It is 1862, though not the 1862 it should be. Time has been altered, and Sir Richard Francis Burton, the king's agent, is one of the few people who know that the world is now careening along a very different course from that which Destiny intended. When a clockwork-powered man of brass is found abandoned in Trafalgar Square, Burton and his assistant, the wayward poet Algernon Swinburne, find themselves on the trail of the stolen Garnier Collection of black diamonds rumoured to be fragments of the Lemurian Eye of Naga, a meteorite that fell to Earth in prehistoric times.
His investigation leads to involvement with the media sensation of the age: the Tichborne Claimant, a man who insists that he's the long lost heir to the cursed Tichborne estate. Monstrous, bloated, and monosyllabic, he's not the aristocratic Sir Roger Tichborne known to everyone, yet the working classes come out in force to support him. They are soon rioting through the streets of London, as mysterious steam wraiths incite all-out class warfare. From a haunted mansion to the Bedlam madhouse, from South America to Australia, from séances to a secret labyrinth, Burton struggles with shadowy opponents and his own inner demons, meeting along the way the philosopher Herbert Spencer, Isambard Kingdom Brunel, Florence Nightingale, and Charles Doyle (father of Sir Arthur Conan Doyle).
Can the king's agent expose a plot that threatens to rip the British Empire apart, leading to an international conflict the like of which the world has never seen? And what part does the clockwork man have to play? Burton and Swinburne's second adventure, The Clockwork Man of Trafalgar Square is filled with eccentric steam-driven technology, grotesque characters, and a deepening mystery that pushes forward the three-volume story arc begun in The Strange Affair of Spring Heeled Jack.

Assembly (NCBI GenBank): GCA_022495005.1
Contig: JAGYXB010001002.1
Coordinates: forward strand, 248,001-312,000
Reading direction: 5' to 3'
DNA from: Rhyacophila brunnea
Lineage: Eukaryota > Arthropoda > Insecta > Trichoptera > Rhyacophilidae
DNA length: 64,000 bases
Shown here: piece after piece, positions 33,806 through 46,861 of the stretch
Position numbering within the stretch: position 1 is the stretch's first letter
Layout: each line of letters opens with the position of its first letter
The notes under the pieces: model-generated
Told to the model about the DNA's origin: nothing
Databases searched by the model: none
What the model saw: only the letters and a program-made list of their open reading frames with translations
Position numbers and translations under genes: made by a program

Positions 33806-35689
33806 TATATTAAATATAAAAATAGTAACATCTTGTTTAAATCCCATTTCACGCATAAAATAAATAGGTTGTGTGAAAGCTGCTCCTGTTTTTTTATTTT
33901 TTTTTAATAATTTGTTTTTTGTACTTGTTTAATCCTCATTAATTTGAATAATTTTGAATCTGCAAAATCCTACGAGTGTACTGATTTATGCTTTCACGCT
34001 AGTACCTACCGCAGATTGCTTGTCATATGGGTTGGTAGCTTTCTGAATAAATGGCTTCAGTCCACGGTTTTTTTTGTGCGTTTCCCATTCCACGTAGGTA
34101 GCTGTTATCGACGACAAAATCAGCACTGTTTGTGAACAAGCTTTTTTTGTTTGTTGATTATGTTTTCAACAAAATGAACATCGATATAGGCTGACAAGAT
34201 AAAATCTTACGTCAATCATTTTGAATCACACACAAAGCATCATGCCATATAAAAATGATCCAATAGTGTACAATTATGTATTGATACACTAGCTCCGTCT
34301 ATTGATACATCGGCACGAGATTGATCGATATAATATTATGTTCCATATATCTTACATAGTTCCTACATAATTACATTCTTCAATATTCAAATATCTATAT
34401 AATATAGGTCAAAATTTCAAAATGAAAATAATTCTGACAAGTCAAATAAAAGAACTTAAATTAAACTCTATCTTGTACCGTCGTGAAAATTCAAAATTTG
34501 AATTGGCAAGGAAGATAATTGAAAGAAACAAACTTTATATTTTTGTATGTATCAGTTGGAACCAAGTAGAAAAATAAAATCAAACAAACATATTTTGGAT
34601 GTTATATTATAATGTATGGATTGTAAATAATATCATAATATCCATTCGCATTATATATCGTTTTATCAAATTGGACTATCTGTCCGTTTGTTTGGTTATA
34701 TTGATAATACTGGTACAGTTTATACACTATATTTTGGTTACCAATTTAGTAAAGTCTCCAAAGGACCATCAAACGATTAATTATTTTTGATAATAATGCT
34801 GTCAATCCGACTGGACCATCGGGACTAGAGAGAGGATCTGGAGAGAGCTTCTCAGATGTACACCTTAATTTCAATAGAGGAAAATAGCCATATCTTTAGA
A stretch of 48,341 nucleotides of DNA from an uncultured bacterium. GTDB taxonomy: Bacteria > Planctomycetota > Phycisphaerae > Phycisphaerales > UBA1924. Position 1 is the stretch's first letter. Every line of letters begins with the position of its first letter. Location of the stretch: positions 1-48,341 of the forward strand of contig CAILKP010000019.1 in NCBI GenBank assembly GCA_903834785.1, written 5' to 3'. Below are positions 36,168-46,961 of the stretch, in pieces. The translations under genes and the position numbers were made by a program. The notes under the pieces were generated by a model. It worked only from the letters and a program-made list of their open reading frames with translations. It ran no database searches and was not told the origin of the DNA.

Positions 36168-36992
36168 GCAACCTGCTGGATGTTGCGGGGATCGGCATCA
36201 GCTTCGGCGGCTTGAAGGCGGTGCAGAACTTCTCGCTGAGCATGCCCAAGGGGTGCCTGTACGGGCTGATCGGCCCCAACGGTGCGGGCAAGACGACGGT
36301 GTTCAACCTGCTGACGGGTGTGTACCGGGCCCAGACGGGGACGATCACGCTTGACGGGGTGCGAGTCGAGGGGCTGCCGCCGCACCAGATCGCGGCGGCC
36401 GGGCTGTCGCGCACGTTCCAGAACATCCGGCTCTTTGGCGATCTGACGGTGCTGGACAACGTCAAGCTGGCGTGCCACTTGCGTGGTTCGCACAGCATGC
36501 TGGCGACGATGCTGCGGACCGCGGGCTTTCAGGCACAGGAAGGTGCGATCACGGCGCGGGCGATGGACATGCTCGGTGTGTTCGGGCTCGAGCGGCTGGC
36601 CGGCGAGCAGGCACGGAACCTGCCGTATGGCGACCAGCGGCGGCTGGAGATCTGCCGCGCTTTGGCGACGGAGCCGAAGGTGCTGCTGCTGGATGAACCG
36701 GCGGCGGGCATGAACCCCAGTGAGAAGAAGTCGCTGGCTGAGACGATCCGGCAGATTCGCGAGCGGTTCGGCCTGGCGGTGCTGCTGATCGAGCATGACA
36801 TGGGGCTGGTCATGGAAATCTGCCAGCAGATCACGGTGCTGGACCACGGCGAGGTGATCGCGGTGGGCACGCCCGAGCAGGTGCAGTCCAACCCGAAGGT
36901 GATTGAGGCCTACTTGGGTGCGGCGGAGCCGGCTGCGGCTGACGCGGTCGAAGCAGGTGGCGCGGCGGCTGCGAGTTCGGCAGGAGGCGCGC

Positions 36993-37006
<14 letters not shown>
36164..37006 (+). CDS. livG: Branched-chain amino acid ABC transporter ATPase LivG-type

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Great story Great story teller
Book one surprised, book two astounds
I will be listening to the story again. It is simply too good not to do just that.
Characters are fantastic, narration is just brilliant.
I have none. This series just stands out on its own.
You are quickly enveloped in this mystirous universe, with all it's weird cotraptions, inventions, characters.
The way Mark Hodder has used real people in a very different environment, and personalities just works wonders.
When I heard book one I was like "Damn, this will not be good". But he is Unique in his narration, and is able to do all the characters without overdoing them.
He brings depth, humour and makes the characters come alive. Especialle Swinburne is eminent.
Absolutely no clue.
- Brian Rygaard Jensen